I caught up with Madan Bharadwaj, Founder of Measured, a leading expert in multi-touch attribution systems. As we learn from this video, while Madan considers himself a data ninja, big data geek, and machine learning technologist, he is also in pretty good physical shape!

I asked Madan to give us some advice on how U.S. software companies can sell their products online in overseas markets. My take-aways are shared below.

Top things to consider when selling SaaS overseas

Localize the business model: Typically, SaaS solutions or their substitutes are sold via business models that are radically different than how they might be sold in the US. It makes a huge difference in how you go-to-market, when you understand who the buyers are and how they buy against the value that your SaaS solution delivers.

It may make sense to repackage the SaaS platform in some cases, say with accompanying localized services. Even when that is not meaningful, just being aware of the local context and deliberately positioning for it, goes a long way in helping succeed in foreign markets.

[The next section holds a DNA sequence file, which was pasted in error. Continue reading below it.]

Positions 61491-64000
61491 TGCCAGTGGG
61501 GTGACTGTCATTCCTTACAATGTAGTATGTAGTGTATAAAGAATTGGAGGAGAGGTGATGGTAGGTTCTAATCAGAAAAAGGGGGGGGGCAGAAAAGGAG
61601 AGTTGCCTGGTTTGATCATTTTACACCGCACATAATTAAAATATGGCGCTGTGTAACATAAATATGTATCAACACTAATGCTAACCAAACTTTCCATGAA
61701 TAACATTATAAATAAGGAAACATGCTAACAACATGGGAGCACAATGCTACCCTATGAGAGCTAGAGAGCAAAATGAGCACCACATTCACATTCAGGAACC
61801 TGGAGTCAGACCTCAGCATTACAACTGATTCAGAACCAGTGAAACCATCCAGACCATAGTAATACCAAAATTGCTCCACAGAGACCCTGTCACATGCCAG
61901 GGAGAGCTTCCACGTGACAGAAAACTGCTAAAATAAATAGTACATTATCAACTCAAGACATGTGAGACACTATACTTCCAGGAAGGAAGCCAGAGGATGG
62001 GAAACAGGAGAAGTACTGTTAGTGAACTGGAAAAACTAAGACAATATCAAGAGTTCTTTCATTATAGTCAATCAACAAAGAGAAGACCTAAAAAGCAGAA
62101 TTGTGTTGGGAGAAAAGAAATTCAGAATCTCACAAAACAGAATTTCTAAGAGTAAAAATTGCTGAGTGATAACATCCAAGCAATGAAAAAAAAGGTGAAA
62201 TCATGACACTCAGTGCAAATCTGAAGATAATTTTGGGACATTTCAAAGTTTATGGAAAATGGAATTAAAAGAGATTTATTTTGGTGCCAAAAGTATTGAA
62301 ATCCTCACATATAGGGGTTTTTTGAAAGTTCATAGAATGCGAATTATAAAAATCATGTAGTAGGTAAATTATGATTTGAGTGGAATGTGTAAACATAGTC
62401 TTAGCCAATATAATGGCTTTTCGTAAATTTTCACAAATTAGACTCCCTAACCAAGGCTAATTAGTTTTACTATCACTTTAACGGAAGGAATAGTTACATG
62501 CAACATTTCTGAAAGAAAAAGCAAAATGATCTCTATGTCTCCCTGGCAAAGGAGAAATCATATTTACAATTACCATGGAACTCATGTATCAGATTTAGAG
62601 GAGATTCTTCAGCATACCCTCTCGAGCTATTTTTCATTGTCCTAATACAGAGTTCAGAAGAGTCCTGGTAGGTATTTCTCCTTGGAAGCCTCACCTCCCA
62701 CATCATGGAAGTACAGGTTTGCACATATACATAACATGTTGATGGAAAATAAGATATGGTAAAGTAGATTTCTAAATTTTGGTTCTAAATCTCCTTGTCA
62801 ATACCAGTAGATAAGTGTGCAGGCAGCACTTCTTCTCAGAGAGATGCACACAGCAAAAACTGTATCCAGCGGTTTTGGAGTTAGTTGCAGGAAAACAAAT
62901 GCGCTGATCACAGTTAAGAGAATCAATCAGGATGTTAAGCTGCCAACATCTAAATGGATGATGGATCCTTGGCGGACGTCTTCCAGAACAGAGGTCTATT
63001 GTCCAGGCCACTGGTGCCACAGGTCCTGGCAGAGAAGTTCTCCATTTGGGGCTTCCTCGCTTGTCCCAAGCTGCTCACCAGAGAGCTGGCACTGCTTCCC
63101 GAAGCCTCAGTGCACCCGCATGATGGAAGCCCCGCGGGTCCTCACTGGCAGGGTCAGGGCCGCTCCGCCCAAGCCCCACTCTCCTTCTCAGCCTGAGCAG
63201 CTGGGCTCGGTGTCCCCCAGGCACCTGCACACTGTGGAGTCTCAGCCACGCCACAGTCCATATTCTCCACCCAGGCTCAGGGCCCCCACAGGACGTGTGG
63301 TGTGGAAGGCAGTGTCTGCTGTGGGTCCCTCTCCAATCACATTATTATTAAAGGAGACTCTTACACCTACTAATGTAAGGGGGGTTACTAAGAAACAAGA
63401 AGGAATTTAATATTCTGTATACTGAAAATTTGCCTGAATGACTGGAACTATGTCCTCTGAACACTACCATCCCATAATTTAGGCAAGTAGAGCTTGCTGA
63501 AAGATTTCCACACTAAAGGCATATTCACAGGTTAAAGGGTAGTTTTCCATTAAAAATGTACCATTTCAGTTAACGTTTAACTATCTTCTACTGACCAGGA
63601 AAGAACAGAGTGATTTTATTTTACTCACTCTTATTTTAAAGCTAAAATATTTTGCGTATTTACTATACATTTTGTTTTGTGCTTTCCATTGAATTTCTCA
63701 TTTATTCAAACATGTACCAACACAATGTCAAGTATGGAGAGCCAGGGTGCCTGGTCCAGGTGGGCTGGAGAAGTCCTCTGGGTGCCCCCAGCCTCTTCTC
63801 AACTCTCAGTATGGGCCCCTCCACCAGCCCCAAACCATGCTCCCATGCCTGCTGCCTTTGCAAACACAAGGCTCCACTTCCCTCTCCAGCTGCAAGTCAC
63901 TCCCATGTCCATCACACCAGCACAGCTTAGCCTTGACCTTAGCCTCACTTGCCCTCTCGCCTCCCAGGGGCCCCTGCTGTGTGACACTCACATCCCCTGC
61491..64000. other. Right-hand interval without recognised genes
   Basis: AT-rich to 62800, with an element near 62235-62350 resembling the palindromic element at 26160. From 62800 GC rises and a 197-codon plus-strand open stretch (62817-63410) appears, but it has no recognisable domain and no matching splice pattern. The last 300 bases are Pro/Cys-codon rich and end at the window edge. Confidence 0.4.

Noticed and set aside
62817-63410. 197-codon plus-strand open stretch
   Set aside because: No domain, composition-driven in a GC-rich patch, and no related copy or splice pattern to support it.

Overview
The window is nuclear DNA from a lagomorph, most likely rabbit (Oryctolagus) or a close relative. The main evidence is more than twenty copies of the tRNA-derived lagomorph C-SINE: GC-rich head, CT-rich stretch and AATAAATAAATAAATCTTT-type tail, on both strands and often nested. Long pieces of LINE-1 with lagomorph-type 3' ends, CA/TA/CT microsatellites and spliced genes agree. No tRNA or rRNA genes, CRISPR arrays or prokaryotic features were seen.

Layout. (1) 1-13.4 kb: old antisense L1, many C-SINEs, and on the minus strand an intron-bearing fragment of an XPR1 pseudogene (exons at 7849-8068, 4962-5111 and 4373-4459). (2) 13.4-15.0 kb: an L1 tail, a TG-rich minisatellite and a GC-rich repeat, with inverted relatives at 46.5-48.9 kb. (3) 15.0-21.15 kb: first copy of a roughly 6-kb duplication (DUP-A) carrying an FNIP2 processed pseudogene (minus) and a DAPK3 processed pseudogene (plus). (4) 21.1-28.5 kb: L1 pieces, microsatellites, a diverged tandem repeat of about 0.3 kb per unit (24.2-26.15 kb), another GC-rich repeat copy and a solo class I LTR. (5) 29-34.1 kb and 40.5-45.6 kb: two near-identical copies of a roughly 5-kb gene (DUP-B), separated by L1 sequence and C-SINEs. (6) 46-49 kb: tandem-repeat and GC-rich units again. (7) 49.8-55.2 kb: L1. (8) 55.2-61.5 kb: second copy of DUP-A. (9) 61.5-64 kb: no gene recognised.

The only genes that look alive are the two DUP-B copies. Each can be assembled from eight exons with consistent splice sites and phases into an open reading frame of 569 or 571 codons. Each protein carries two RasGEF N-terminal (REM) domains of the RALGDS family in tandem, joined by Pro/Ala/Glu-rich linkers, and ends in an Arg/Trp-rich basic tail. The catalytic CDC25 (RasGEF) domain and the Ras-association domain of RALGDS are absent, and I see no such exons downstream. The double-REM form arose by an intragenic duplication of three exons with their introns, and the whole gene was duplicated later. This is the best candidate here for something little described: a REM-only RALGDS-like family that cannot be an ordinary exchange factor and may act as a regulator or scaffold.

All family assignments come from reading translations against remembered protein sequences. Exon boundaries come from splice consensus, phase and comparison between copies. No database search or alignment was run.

Currency exchange rates vs gross margins: Typically, SaaS products are conceived, engineered and priced for unit economics (Eg: unit costs, unit revenues) in a certain market. When they are extended to other markets, the unit economics may just not pan out the same way.

For example, an adtech SaaS service may cost say $1/1000 API calls ($1 CPM) , but it may turn out that $1 in unit costs is too expensive in local currency for the same services. And it may have to be priced at say 1/3rd that for the foreign markets. But the unit costs will still remain the same, regardless, in many cases, and hence may make your gross margins far less profitable.

Working out the economics for local markets and constructing deals to account for unit economics and scale become far more important to protect P&L health than it may be when working in US markets.

Local partners: Business environments vary drastically from country to country. The go-to-market that makes perfect sense for the U.S. may be irrelevant in a foreign market. Having a local partner, who can open doors and drive the first 10 or so deals in the foreign market, is in many cases the make or break factor between success and failure.

It is not uncommon for SaaS companies to relocate a senior executive in the foreign market to work through the nuances of the foreign market while keeping the essence of the core value proposition undiluted in the SaaS product.

Localize the product: This typically is expensive to do, and even more expensive and hard to do well. Most companies invest in product localization once the foreign market has shown some real promise and lack of product localization is a big factor holding back further market expansion.


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